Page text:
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Thomas Becket: murder and the making of a saint review - this horrifying story resonates through the centuries

·3-min read
 (British Museum)
(British Museum)

The 850th anniversary of the birth of the great Londoner, Thomas Becket, was in 2020 and this exhibition was originally timed to coincide with it. Alas, you-know-what put paid to the celebrations, so the British Museum is now marking the 851st anniversary of his birth. No matter. The sources aren’t precise about dates and this is as good a year as any to see the wonderful artefacts brought together to mark Becket’s life and death. Chief of them are the stunning stained glass windows from Canterbury Cathedral, which glow in fantastical blues and assorted greens and yellows and purples. They’re taken from the top of tall windows… this may be the first time in 800 years that it’s been possible to see the lively detail of the stories in the glass this close up.

But there’s much besides. As we know, Becket was struck down at the altar of Canterbury Cathedral in 1170 by four of the king’s knights – one of whom stirred up his spilled brains with the point of his sword. What’s remarkable is how fast the story spread around Europe, how fast Becket was canonised afterwards and how widespread devotion to him became. There are two eye-catching loans from Sweden: one, a beautiful baptismal font from a little rural parish church, showing the king giving orders to one knight, while the others set out, like so many Noggins the Nog, to do his bidding. Another is a copper reliquary showing the execution; the lid is decorated with two dragons’ heads, like a Viking longship.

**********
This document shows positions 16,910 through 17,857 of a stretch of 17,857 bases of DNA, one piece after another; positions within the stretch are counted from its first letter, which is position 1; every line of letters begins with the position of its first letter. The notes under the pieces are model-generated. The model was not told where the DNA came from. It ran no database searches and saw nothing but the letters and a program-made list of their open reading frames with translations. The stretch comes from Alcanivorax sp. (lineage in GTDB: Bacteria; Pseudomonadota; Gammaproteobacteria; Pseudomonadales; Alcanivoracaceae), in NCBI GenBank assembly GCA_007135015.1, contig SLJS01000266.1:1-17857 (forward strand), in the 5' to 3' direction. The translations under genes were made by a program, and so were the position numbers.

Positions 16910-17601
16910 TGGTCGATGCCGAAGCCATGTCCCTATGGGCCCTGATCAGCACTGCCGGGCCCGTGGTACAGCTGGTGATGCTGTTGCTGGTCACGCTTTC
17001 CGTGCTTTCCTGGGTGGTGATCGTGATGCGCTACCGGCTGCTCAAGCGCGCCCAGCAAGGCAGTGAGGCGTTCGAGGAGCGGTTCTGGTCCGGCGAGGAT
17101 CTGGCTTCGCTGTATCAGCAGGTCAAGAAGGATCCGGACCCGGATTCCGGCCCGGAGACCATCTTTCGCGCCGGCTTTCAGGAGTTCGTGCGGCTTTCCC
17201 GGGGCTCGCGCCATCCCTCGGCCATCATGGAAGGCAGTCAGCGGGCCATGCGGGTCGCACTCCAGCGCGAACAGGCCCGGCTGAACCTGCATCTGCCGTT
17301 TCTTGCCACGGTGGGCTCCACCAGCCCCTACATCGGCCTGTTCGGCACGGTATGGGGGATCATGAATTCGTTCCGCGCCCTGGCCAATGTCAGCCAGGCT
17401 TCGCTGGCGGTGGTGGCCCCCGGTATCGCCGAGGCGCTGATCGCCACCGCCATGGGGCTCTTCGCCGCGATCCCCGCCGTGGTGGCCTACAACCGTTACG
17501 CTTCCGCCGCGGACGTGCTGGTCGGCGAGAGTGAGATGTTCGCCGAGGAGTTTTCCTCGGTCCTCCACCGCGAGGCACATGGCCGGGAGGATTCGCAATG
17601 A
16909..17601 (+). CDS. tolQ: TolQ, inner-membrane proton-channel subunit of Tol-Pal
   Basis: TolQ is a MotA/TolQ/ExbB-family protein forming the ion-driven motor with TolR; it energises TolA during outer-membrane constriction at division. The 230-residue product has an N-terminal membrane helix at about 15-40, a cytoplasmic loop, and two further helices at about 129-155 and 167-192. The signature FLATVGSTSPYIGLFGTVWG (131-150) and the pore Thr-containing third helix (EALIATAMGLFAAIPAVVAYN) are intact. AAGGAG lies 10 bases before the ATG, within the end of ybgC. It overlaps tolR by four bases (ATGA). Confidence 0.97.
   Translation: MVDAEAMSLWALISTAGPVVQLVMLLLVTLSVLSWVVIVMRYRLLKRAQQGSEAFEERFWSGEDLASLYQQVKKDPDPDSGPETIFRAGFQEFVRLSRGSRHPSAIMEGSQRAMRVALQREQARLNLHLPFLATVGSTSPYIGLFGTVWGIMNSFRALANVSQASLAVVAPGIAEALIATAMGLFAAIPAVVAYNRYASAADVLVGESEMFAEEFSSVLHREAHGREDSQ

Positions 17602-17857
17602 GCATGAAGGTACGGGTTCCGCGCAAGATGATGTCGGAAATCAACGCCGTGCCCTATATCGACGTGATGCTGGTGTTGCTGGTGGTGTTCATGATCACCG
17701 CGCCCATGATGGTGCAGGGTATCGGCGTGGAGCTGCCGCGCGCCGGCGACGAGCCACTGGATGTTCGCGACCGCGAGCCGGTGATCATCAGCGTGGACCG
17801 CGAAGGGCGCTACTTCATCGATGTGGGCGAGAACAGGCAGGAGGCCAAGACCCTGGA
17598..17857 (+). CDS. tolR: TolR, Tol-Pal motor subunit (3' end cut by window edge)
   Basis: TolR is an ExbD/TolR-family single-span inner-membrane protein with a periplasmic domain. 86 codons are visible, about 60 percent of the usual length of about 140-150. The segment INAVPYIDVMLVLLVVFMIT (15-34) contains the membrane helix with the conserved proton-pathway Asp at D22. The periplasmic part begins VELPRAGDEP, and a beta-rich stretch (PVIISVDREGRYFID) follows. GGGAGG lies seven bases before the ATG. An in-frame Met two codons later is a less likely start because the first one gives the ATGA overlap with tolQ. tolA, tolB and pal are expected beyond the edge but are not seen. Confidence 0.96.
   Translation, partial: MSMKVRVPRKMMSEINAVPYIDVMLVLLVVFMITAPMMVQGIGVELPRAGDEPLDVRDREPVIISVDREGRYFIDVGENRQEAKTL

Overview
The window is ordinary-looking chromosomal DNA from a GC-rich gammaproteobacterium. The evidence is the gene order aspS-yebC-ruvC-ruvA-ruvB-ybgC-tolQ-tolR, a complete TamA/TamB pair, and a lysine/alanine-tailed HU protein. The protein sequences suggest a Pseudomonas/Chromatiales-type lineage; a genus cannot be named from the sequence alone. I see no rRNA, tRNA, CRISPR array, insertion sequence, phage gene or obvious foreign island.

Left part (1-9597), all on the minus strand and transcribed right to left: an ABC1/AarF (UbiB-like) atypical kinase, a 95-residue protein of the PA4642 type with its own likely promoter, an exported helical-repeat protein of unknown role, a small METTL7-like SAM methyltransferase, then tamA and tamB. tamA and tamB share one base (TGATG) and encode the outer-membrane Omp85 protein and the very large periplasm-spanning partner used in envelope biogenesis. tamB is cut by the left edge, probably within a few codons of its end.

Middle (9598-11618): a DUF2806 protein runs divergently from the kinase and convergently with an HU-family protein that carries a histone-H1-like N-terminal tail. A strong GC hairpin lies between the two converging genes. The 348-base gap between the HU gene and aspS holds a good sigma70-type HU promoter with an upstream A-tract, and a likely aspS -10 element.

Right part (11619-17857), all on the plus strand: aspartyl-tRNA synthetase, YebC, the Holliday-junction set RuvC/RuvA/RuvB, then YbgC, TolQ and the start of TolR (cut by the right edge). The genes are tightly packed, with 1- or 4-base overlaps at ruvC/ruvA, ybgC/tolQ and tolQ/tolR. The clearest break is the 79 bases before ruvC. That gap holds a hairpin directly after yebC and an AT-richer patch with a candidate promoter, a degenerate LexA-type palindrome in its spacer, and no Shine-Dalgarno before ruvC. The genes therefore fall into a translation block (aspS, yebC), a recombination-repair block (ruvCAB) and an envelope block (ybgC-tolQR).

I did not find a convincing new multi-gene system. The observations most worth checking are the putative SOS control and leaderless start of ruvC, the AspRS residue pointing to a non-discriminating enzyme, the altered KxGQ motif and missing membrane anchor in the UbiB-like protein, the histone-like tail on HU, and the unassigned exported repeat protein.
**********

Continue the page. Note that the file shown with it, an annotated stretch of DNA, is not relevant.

a copper reliquary showing the execution
a copper reliquary showing the execution

The show brings home both Becket’s London origins and its, and his, cosmopolitanism. He was born in Cheapside (there’s no mention here of the legend that his mother was, excitingly, a Saracen princess) and the curators have gone to pains to suggest the vitality of the twelfth-century city. There are bone skates to show how boys skated on the frozen river, some gaming pieces, and a stone capital, with entwined serpents, from a church that Thomas would have known. Thomas may have spoken French at home; his father was a merchant in a polyglot mercantile city; he went to Paris to study: the world he inhabited was anything but inward-looking.

Detail of Canterbury Cathedral’s Miracle window showing the castration of Eilward of WestoningThe Chapter, Canterbury Cathedral
Detail of Canterbury Cathedral’s Miracle window showing the castration of Eilward of WestoningThe Chapter, Canterbury Cathedral

There are objects he owned here – Thomas’s own (antique Roman) seal and an illuminated gospel he commissioned. There are treasures from his time including a twelfth-century mitre, thought to be one he left in France in his exile, and an alabaster panel showing his consecration, with traces of its vivid colours. England was famous in the middle ages for exquisite needlework and carved alabaster.

But it’s not just static objects; there’s an effective dramatic rendering of the murder projected on the wall. It concludes with the Tudors and the banning of Becket by another bad King Henry – the Eighth. Best of all, there’s a reliquary at the end, with an actual tiny bit of his skull – cue for a trigger warning as you enter. This story resonates, even now.

Thomas Becket: murder and the making of a saint. British Museum. 20 May-22 August

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